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On the Border

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Your article on the Hispanic community of Humboldt County ("Preparados," April 9) was very timely and intelligent. These people deserve a chance to integrate into our society and contribute to it in a positive way. In order to be realistic about this goal, it's time to set a date and close down the border so that those who are already here will still have a healthy economy to help them support their families. Naturalize everyone that's already here, and don't let the unmigrated make you feel guilty about it, just get it done.

The way we're going is unsustainable; our resources to help these folks will not last forever. We're all immigrants to this land. The Americas were completely empty of people until they migrated from other parts of the world 15,000 years ago. As a wealthy society, we have the responsibility of charity toward those who are less fortunate, starting with our own people and extending to other countries afterward. We can't feed the immigrants we've got if we keep bringing new ones into the country. Ever seen someone that just won't quit having children because they're too stupid? That's us.

Janelle Andersen, Eureka


Need to send a rebuttal to your extremely pro illegal immigrant recent edition.

At no point in the article were the many ill effects on our society even mentioned. For starters, the main problem with massive third world immigration is the pressure it places on our own working poor. I find it no mere coincidence that our homeless problem coincides with the porous southern border, and the arrival of millions of Mexicans taking all of the entry level jobs and cheaper housing.

Next, the cost of Ms. Bonilla and her five children, at $8,400 per pupil, is $42,000. This in addition to all medical, housing, etc. they may get.

The lady who is afraid of the police, etc. Go home, apply for immigration, wait to be admitted, no fear.

The lady who worries about being pulled over for no driver's license and no insurance. Those police are here to protect us, and are doing their job.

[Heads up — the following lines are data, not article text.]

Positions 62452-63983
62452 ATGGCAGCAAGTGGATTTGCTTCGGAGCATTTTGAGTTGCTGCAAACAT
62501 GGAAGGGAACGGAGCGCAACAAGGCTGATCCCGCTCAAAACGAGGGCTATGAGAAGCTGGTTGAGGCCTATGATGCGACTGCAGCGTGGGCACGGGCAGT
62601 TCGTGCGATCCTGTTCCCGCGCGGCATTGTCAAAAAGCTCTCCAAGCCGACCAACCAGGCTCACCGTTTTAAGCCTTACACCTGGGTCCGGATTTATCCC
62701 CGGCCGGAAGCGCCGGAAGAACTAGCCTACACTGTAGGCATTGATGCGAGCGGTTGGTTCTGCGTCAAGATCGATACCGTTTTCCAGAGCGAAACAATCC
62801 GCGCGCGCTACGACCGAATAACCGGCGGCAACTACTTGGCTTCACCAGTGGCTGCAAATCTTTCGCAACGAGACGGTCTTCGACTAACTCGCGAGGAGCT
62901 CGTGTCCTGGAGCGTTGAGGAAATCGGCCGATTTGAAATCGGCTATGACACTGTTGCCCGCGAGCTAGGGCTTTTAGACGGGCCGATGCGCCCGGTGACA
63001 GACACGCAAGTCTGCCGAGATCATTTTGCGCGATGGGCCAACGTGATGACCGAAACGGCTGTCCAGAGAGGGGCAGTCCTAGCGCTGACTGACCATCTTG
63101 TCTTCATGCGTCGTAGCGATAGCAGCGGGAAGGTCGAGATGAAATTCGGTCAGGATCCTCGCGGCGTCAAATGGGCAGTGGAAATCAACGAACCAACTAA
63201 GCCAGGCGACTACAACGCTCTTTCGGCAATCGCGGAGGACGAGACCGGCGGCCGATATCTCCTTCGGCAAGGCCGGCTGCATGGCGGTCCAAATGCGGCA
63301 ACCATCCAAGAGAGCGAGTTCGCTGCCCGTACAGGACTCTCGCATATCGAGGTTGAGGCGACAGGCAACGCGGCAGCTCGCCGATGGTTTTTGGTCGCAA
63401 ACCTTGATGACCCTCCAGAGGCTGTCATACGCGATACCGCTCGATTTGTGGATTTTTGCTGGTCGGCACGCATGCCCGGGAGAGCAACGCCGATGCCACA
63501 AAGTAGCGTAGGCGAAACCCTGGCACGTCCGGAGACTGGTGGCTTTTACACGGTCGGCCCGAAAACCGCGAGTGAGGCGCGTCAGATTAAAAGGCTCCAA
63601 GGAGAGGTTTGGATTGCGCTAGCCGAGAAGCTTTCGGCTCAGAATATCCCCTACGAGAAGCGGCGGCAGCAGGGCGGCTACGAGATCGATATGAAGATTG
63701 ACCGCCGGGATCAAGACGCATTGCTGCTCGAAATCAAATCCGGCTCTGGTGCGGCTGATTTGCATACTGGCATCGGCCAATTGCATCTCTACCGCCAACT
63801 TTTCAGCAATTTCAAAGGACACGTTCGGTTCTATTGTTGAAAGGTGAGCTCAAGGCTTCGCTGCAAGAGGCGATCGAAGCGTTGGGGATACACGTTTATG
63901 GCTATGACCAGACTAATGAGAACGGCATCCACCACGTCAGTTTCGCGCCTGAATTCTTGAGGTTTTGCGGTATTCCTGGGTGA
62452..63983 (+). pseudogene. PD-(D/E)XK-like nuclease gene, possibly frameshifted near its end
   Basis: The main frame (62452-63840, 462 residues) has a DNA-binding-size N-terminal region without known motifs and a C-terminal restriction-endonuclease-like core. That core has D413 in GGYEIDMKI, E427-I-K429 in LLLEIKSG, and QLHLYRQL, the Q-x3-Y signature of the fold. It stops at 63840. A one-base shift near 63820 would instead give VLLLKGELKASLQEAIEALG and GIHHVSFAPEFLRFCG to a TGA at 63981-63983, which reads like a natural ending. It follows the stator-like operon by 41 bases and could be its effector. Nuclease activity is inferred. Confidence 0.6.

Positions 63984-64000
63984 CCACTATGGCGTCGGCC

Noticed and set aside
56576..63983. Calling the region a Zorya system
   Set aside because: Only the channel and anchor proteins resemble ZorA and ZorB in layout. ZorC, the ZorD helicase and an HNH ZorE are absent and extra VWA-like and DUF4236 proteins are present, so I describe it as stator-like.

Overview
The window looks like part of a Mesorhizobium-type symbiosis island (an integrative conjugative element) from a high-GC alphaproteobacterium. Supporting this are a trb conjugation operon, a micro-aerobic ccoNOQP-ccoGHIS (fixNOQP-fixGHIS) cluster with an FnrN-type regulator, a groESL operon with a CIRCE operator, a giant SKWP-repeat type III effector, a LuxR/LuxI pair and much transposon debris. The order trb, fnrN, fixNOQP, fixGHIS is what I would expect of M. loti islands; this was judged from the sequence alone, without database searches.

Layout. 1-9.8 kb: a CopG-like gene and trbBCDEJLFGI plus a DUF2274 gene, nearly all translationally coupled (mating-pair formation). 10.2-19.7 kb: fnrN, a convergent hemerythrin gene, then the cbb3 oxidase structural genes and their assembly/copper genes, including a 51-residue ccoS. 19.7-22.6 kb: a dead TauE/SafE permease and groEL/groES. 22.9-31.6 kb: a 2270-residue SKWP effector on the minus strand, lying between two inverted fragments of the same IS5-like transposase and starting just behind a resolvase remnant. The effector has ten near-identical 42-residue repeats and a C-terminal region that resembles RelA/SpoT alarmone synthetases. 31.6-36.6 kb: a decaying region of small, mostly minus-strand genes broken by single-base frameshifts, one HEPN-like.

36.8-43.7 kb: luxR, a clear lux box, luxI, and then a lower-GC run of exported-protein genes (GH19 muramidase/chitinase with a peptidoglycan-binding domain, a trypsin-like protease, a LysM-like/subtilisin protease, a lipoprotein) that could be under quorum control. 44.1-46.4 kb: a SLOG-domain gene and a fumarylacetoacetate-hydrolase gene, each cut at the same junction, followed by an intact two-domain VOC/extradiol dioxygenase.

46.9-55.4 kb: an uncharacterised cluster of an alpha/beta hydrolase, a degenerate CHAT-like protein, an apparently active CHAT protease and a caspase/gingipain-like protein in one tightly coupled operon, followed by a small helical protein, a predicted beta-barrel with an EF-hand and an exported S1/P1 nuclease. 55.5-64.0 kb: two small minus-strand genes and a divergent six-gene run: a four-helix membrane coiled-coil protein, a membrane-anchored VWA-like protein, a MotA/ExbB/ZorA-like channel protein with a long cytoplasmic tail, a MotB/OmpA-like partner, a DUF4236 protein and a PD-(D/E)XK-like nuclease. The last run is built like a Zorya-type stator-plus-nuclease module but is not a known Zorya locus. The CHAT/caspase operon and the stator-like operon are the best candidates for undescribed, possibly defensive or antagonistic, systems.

The person in the article who states immigration laws may be legal, but not just. According to whom? Mexico itself repels all Central American poor who attempt to enter Mexico illegally.

The Democratic Party has enabled this massive illegal immigration, as a vote-buying strategy. (More Mexicans in the U.S. than the entire population of Canada.) When you see Obama working to allow illegals here to resist deportation, you realize they are the first group in our history to insist on coming here on their terms. Not ours. The lady who needs an interpreter to speak with authorities. Solution: Learn English!

This is the first group in our history to insist on not assimilating, and using their language and culture instead of ours.

Mexicans have strong family values, and strong work ethic. That does not give them the right to ignore our laws.

Joshua Kinch, Eureka


This is not the letter I started out to write. My first effort was a rather heated response to some racist comments — there's no other word for it — aimed at undocumented immigrants in the letters to the editor and the Comment of the Week (April 16). This followed Linda Stansberry's thoughtful piece, "Preparados," about Latino organizers in Humboldt County.

Over the years, I have mentored a fair number of newcomers to this country. And I have yet to meet a single individual among them harboring a "sense of entitlement." I wish I could say the same about some of the commenters on the North Coast Journal's website.

Well, I suspect that the haters would prefer to live in a place where there are no brown-skinned people to disturb their dreams of a perfect Wonder Bread America. But here's a reality check: There are over 11 million unauthorized immigrants residing in the U.S., with the majority from Mexico and Central America. They are not going anywhere anytime soon.

Even if it were feasible to deport them all (it is not), it would be an economic and social disaster. A 2010 study by the Federal Reserve Bank of S.F. revealed that immigrants, regardless of their status, contribute far more to the economy than they receive in social services.

I could list many more positive contributions that immigrants make to our society. But then, why bother responding to cowards who single out the most vulnerable people to pick on? Wouldn't it be better to focus on the efforts of the people who are doing positive things for themselves, and in the process, making their community a better place? ¡Pues claro!

¡Fuertes aplausos para los organizadores! And kudos to Linda Stansberry for her excellent piece.

Lisa Pelletier, Arcata


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